home contact us location events

farm map

about us

rare & native breeds

for sale

farm calendar

school visits

birthday parties


educational downloads

fun links


woodland walk

wwoofers / helpx


Information for Volunteers

Before you contact us please click here to find out what we need to know about you!

The Farm

Ewe Close Farm is a small lowland hill farm in the north of Cumbria overlooking the Solway Firth - the large estuary in the north west of England lying between England and Scotland. It lies just north of the National Park known here as the Lake District.

For details of how to find the farm Click Here

The Daily Routine

This website will give you a good idea of the sort of animals that we have here. Depending on the time of year and the weather, (which has - at the time of writing - been very wet and cold - we have animals either in the farm sheds or out in the fields - or both.

There are five or six undercover areas in which pigs, goats, goatlings, goat kids, poultry, sheep and other livestock are kept and these need to be cleaned out daily and the animals there fed, watered, milked, etc. etc.

We have two Shetland ponies which are broken to harness (i.e. they can be driven as well as ridden) and three donkeys. In addition we have three cats and two dogs. Occasionally we also have grandchildren staying!

Most of the daily cleaning and feeding work is done by hand though we have two elderly tractors and a variety of other (rather more modern) pieces of equipment to assist us. Our volunteers to date have shown themselves to be very adaptable in getting used to the routine which they seem to enjoy.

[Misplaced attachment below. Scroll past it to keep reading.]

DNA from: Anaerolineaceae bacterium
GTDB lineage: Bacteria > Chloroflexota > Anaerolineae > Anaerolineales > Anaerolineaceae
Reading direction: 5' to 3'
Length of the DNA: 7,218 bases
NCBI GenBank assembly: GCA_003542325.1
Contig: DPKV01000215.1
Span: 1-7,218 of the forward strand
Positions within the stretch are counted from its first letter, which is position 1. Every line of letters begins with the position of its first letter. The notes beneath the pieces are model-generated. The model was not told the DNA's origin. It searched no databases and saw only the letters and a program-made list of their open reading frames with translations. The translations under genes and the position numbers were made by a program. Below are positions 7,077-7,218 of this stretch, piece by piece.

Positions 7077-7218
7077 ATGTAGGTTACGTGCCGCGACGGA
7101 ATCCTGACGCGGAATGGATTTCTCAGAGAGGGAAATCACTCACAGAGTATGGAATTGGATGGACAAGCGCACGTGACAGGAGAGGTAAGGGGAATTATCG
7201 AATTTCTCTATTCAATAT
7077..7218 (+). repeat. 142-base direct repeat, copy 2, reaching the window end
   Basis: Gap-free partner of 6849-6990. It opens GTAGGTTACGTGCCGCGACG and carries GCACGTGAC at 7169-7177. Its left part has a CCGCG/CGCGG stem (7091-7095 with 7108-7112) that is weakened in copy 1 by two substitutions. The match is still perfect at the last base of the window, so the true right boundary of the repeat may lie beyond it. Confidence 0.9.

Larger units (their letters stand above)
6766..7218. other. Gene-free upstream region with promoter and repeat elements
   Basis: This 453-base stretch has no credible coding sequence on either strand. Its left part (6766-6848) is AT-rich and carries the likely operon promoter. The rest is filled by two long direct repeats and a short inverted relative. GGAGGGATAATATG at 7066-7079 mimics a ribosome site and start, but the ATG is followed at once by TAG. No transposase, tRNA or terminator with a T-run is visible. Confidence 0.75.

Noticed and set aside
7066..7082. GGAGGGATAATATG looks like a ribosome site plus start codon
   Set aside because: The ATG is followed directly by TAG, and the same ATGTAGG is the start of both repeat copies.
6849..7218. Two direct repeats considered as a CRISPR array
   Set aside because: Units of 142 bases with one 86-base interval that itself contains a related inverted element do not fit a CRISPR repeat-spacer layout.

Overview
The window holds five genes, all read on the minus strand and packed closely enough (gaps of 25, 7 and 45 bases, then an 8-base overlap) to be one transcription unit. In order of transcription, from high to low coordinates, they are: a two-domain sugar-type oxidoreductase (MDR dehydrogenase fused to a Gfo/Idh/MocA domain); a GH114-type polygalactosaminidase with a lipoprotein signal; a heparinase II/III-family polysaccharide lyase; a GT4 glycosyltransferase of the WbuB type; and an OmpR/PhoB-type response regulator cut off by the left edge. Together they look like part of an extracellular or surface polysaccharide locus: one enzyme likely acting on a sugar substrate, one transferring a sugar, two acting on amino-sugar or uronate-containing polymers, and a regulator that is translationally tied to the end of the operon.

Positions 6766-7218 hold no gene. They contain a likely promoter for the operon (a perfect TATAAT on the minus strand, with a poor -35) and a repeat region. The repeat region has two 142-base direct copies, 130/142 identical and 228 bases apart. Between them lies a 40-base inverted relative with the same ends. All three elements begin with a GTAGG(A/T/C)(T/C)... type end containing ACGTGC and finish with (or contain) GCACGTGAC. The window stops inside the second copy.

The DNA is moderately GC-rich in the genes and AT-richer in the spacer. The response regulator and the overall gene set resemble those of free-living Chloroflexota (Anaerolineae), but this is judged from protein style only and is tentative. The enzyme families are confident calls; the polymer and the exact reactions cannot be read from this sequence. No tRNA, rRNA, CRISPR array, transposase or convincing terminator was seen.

We anticipate the birth of around 40 kids this spring which have to be bottle fed - initially four times per day. We already milk some 60 adult “nanny” goats and this number will rise over the summer to around 90 as the kids born in 2011 produce their kids for the first time.

We milk the herd twice every day in a small semi automatic goat milking parlour which will enable 14 animals to be milked simultaneously.

The animals in the fields have to be visited and fed and around 120 ewes will produce lambs. We are still having to supplement what they eat as our grass is only just beginning to recover from our long winter.

The daily routine is interspersed from time to time by visits to Rare Breed sales where we buy and sell breeding stock.

Occasionally we entertain groups of children from local schools for whom we design activities which are closely related to what they are studying in class - a process which we work out in advance in consultation with their teachers.

We are also regular visitors to the local livestock markets where we sell our animals either as “store” animals (i.e. they will be bought by someone else who will fatten them before they enter the food chain) or as “fat” animals - when they will be sold direct to the local meat industry and end up on a plate somewhere - we hope not far away. We also sell meat privately to local customers who wish to fill their freezers.

We have in the past been open to the public but at present we remain closed except to school visits and large parties by arrangement.

When we are open to the public, we offer our visitors the chance to see round the farm, meet the animals, feed the poultry, eat lunch or tea in the barn “tea room”, have a ride on a tractor and trailer, bottle feed goat kids, milk nanny goats and take a walk through the woodlands. We aim to provide them with an experience which will encourage them to come back and visit us again - with their friends.